Commenting on the release of the men to Slovakia, Judge Urbina said, “I’m not sure that this outcome is real compensation for what happened. They were in the wrong place at the wrong time for sure. There was no way for the allied forces to know. Certainly it could have taken years to make sure they were not part of an evil insurgency that wanted to do our country harm.”
However, he added, “once the US government satisfied itself that we were not at risk and therefore recognized that these people were, albeit in hindsight, wrongfully detained, it seems to me that steps should have been taken more affirmatively to take these people back to a position that would have compensated them for their loss. That could not be China. The last place on earth those people wanted to go was China.
“Maybe there were better choices than the United States,” he also said. “But I didn’t hear it. I waited to hear it.”
The need for further action from President Obama
It is not known what sort of deal Slovakia has accepted in exchange for accepting the three Uighurs, although the country has a history — albeit chequered — of accepting prisoners who cannot be safely repatriated. In January 2010, an Egyptian, an Azerbaijani and a Tunisian were resettled in Slovakia, although they subsequently embarked on a hunger strike to protest about the conditions in which they were held. Following the Arab Spring, the Egyptian and the Tunisian — Adel al-Gazzar and Rafiq al-Hami — returned home, although it is understood that the Azerbaijani, Poolad Tsiradzho, is still in the country.
It has never been easy for other countries to accept the Uighurs, because China has used its considerable economic weight to exert pressure to secure their repatriation. When the last three Uighurs left for Slovakia, it was the second time this year that they had packed their bags. As the Miami Herald explained, in September, they “had been offered and accepted resettlement in Costa Rica,” according to two US government officials who spoke anonymously about the deal. One of the officials added, “They were ready to go when the Costa Rican government suddenly withdrew the offer.” This same official also called the Uighurs “extraordinarily difficult to resettle, in particular because of Chinese pressure” on countries considering rehousing them.
The release of the Uighurs is good news, of course, as it brings the very specific injustice of their detention to an end, reducing Guantánamo’s population to 165, and bringing to eleven the number of prisoners released since August, comparing favorably to the five releases in the previous three years.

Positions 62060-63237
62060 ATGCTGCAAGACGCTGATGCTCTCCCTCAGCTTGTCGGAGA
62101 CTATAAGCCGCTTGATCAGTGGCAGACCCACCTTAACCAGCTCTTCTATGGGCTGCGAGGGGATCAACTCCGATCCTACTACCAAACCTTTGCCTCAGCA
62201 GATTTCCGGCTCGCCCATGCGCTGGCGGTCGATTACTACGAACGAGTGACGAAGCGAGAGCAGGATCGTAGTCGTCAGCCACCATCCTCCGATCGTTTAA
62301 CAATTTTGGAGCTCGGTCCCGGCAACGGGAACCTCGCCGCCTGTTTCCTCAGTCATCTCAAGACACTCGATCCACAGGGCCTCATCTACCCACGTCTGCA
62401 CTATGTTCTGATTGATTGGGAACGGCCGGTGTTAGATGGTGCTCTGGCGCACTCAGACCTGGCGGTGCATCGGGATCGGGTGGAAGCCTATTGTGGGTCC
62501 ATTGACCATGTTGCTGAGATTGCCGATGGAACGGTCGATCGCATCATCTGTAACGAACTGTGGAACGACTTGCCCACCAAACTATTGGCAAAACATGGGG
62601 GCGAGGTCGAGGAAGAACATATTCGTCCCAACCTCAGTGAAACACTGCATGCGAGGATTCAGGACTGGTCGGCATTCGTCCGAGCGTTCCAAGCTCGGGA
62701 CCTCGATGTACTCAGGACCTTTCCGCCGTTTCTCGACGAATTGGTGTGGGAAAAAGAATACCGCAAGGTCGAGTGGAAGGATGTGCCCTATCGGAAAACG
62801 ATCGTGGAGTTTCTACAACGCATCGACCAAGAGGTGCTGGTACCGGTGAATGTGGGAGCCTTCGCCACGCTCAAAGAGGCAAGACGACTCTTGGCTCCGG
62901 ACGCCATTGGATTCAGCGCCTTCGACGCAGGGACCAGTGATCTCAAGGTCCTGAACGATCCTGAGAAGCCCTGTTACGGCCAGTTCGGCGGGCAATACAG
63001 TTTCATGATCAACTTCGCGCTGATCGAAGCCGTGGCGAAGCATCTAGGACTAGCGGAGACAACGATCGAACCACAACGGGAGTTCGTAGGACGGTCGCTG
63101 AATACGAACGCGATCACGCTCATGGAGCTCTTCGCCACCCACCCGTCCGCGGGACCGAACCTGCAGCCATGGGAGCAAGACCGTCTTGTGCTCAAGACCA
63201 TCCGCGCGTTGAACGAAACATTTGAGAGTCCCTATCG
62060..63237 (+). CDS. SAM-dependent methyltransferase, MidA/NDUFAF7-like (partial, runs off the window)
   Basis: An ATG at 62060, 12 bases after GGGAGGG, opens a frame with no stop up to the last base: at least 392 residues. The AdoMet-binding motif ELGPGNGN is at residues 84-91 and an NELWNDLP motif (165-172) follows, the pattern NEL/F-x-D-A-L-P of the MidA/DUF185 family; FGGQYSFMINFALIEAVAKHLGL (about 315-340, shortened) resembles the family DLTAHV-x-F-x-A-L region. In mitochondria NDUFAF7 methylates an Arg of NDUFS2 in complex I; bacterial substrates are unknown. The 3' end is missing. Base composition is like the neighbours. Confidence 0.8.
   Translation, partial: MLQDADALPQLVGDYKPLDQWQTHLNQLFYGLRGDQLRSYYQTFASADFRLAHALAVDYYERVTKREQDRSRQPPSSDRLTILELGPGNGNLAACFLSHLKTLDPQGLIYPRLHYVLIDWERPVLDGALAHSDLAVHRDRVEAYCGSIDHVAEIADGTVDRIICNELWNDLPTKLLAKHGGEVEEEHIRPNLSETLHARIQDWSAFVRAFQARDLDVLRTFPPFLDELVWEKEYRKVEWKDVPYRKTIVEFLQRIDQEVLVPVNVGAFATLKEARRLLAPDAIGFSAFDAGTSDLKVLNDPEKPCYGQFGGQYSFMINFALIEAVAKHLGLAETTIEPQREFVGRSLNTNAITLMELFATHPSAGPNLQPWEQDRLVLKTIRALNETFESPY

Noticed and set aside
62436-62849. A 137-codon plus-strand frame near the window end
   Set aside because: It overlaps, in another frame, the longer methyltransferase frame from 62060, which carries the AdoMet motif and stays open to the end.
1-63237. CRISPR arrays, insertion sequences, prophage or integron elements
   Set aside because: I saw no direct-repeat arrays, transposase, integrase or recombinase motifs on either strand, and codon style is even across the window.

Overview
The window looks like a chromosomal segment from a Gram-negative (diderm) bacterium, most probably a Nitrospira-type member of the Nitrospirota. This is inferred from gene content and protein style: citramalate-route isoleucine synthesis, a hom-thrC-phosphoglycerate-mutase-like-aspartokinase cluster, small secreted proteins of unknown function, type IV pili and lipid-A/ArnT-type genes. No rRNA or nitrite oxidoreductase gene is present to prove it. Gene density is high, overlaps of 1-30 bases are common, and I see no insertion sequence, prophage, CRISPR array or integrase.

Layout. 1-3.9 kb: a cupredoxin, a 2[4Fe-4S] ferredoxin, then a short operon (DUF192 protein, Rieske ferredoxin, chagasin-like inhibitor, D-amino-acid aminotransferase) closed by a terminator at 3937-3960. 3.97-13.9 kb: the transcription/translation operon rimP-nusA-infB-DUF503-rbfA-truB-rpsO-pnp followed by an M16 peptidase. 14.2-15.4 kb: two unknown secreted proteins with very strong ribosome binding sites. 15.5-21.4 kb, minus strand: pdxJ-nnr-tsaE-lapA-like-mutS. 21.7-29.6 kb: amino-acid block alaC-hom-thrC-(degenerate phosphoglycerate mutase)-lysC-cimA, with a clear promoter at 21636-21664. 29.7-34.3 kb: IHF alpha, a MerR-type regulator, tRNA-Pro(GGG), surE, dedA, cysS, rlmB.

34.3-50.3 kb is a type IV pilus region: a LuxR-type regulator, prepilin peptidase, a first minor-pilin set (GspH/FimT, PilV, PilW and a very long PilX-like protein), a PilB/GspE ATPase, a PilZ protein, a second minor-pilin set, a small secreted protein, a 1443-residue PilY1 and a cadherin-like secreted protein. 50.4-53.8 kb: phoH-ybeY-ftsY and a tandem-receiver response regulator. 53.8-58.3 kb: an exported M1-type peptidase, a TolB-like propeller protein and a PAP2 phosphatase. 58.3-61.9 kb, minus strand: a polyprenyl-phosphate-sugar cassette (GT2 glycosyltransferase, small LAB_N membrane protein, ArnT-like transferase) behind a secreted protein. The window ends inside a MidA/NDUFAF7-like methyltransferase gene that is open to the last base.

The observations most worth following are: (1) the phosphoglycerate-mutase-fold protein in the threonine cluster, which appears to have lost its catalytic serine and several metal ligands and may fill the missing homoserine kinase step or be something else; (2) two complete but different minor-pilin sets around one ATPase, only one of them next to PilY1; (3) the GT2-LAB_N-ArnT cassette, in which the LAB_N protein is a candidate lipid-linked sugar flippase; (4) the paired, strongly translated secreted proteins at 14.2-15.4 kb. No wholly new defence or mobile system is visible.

This is a result of the renewed push to release prisoners and to work towards the prison’s closure, which President Obama announced in May, after he was humiliated internationally by the prisoners themselves, who had embarked on a prison-wide hunger strike to remind the world of the ongoing injustice of the prison.
With new legislation easing the restrictions on the release of prisoners imposed by Congress for the last three years, and new envoys working towards the prison’s closure in the Pentagon and the State Department, there is more hope for further releases on the eve of the anniversary of the opening of Guantánamo (on January 11) than there has been since 2009, but more action is needed, and swiftly.
Of the 165 men still held, 76 were cleared for release by the high-level, inter-agency Guantánamo Review Task Force that President Obama established shortly after taking office five years ago. The task force issued its final report four years ago, in January 2010, and yet these men are still held.
They must be released as soon as possible, and the major obstacle to their release — the fact that 55 of them are Yemenis — must no longer be allowed to function as some sort of pitiful excuse for still holding them. After Umar Farouk Abdulmutallab, a Nigerian recruited in Yemen, tried and failed to blow up a plane bound for Detroit on Christmas Day 2009 with a bomb in his underwear, President Obama imposed a moratorium on releasing any Yemenis from Guantánamo, which he only dropped last May, in his response to the hunger strike.
Congress has also opposed releasing Yemenis, but with the easing of restrictions on prisoner releases in this year’s National Defense Authorization Act, there must be no more excuses that Yemen is too dangerous a place to release men who, four years ago, were not judged to pose a sufficient security threat to the US to justify their ongoing detention, and it can no longer be regarded as remotely acceptable to taint the cleared prisoners with what I have long called “guilt by nationality.”